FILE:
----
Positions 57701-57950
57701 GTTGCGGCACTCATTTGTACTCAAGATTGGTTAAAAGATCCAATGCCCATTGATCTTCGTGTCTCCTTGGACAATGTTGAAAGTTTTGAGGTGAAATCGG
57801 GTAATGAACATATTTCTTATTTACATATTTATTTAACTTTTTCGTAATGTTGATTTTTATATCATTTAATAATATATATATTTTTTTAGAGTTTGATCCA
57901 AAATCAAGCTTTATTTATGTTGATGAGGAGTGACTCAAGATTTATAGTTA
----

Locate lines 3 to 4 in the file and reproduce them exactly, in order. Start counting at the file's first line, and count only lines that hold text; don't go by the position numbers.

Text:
57801 GTAATGAACATATTTCTTATTTACATATTTATTTAACTTTTTCGTAATGTTGATTTTTATATCATTTAATAATATATATATTTTTTTAGAGTTTGATCCA
57901 AAATCAAGCTTTATTTATGTTGATGAGGAGTGACTCAAGATTTATAGTTA